Sony and Microsoft’s values were largely the same. Ubisoft’s rose steadily over the week of E3 as positive impressions of AC Odyssey, The Division 2, and Skull and Bones came out.
Square Enix dipped slightly during the week of E3 but recovered, while EA has been steadily rising.
The Best Games
It may seem like the most subjective category, but it’s also the most important. Whoever had the best game is the real “winner” of E3. And there are some very solid, objective things we can point to here.
For starters, we’ve already pointed out that while Microsoft may have had the best press conference, it mostly dazzled us with non-Microsoft games.
As for the first-party titles and exclusives?
Sony’s story was a bit more quality over quantity, and it played trailer after trailer of exclusive Sony games like The Last of Us Part 2, Ghost of Tsushima, Control, Death Stranding, Marvel’s Spider-Man, Nioh 2, and a remake of Resident Evil 2.
One could argue the likes of Death Stranding might be just as far or further out than the next Halo or Gears. But there’s no question Playstation continues to show the more solid exclusive line-up. Microsoft’s main positive takeaway here is the five studio acquisitions it announced, effectively doubling its first-party studios.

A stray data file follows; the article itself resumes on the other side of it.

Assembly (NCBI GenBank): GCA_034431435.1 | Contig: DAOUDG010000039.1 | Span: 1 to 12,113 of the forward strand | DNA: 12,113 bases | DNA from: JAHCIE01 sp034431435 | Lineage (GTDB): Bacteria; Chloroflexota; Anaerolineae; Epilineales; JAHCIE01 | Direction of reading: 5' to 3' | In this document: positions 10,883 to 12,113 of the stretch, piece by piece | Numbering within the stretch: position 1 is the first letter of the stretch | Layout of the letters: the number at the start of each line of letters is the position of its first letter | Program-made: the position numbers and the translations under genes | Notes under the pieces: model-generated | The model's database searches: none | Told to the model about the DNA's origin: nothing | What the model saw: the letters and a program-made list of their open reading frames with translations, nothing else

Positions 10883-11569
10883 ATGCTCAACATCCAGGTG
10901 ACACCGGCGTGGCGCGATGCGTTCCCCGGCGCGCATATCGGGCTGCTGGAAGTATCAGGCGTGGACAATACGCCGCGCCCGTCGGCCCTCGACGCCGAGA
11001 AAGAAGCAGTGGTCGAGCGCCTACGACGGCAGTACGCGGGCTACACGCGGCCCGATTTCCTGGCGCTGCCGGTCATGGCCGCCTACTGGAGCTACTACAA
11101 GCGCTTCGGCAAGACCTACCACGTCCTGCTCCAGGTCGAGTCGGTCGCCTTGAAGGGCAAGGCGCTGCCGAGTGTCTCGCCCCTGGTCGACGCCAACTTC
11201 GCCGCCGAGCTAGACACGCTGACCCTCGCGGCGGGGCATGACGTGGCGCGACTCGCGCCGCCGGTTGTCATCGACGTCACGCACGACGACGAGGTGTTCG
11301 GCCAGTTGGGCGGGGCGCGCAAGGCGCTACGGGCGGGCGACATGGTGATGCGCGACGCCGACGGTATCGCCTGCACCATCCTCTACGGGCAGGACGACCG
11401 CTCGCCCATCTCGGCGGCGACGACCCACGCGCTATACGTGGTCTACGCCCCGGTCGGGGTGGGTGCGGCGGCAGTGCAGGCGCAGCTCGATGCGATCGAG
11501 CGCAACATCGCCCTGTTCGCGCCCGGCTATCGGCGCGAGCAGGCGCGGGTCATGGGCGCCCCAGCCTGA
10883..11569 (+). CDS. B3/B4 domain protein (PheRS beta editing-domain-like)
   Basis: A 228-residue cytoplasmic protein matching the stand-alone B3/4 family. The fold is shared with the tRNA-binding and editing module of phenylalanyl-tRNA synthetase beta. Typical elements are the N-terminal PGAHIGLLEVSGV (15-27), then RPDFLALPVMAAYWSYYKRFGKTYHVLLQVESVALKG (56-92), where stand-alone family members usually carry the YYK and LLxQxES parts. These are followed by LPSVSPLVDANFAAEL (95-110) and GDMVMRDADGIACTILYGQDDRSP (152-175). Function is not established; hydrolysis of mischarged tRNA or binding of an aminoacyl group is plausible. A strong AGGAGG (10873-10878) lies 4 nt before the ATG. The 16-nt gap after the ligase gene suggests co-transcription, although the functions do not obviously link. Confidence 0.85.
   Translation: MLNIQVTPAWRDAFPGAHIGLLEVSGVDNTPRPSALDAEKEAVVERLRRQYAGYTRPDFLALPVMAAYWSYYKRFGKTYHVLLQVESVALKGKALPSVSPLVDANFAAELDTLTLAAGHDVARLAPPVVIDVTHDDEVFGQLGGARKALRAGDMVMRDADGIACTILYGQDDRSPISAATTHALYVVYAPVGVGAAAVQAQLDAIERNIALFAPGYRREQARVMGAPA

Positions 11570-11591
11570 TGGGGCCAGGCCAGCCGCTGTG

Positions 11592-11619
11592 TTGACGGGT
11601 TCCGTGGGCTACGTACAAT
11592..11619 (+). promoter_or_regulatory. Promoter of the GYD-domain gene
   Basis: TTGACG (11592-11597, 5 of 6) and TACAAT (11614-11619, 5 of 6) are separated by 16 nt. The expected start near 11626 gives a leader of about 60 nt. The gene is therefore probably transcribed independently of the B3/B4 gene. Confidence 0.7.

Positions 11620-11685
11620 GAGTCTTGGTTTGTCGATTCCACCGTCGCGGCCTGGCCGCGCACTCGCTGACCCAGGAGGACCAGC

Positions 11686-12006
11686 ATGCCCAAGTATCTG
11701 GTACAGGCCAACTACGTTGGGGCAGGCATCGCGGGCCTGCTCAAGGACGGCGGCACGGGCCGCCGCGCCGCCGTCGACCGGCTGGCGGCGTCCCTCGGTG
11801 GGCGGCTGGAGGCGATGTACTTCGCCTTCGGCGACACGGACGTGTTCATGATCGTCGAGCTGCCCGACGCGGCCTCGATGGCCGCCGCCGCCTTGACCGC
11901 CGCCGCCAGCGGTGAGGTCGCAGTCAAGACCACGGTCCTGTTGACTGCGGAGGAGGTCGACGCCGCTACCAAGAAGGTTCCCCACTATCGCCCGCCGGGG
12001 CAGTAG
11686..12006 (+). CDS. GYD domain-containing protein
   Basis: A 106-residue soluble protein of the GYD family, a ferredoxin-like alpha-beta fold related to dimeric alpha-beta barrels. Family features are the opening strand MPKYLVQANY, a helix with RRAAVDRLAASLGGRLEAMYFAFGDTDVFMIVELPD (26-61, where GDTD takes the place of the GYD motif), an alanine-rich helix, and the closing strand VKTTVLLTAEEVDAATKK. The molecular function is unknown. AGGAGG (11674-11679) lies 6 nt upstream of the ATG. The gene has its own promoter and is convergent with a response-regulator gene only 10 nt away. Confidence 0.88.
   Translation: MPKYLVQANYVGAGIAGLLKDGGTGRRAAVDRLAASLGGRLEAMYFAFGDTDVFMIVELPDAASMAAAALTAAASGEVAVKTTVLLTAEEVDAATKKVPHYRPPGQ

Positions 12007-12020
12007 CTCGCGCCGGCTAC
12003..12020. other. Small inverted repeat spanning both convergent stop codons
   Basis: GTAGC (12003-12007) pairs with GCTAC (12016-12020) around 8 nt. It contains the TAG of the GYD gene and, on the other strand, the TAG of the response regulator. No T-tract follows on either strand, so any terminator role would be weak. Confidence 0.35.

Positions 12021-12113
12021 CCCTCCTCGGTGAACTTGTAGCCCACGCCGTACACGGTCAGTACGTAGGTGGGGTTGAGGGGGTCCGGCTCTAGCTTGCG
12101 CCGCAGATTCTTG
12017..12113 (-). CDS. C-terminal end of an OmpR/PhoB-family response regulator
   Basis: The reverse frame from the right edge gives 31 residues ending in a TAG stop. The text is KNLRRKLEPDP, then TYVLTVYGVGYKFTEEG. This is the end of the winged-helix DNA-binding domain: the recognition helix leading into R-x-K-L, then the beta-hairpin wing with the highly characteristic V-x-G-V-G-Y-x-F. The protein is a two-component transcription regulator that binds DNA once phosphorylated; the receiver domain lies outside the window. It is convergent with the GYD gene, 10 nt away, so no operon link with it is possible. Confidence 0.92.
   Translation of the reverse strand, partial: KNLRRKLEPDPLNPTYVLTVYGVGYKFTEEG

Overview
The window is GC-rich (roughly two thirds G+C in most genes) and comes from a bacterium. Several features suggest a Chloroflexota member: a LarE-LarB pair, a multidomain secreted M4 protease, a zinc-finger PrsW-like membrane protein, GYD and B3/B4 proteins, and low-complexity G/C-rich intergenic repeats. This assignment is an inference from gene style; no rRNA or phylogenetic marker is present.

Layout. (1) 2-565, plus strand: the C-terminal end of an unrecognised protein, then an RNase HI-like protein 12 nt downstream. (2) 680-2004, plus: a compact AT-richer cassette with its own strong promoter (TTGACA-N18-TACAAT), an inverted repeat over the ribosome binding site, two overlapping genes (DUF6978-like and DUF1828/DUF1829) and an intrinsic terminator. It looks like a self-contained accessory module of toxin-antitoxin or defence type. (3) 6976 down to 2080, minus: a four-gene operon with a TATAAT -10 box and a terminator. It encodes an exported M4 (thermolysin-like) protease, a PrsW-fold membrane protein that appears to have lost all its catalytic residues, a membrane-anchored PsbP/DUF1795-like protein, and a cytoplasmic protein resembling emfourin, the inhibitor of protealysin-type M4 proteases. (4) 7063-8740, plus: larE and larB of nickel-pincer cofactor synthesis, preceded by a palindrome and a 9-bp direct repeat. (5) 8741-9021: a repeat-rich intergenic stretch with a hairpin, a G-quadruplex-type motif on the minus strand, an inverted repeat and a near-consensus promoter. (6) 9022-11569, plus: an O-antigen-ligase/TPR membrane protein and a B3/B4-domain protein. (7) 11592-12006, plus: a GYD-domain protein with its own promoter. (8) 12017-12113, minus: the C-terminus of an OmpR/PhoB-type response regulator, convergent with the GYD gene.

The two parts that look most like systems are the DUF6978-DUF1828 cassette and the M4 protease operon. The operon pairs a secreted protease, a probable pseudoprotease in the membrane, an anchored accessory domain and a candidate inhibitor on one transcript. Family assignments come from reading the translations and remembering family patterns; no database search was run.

In year with a lot of hands-off, behind-closed-doors demos, Ubisoft definitely wins the category of playable titles. Not only did we get a chance to play through chunks of Assassin’s Creed Odyssey, The Division 2, and Skull and Bones, we walked away feeling very positive about all of them. It even had the newly announced Starlink: Battle for Atlas playable.
In the category of raw interest, Bethesda’s properties were unbeatable. Maybe there’s something to that shorter hype cycle after all? Feel free to take note, other publishers.
It’s pretty tough to call, folks. On the basis of the above arguments, it’s a toss-up between Ubisoft and Bethesda, probably going Ubisoft’s way on the basis of being playable.
But then we saw this guy. And we realised our first ever Best of E3 award 100% belongs to this guy.
— Jeremy Ray (@TheJunglist) June 14, 2018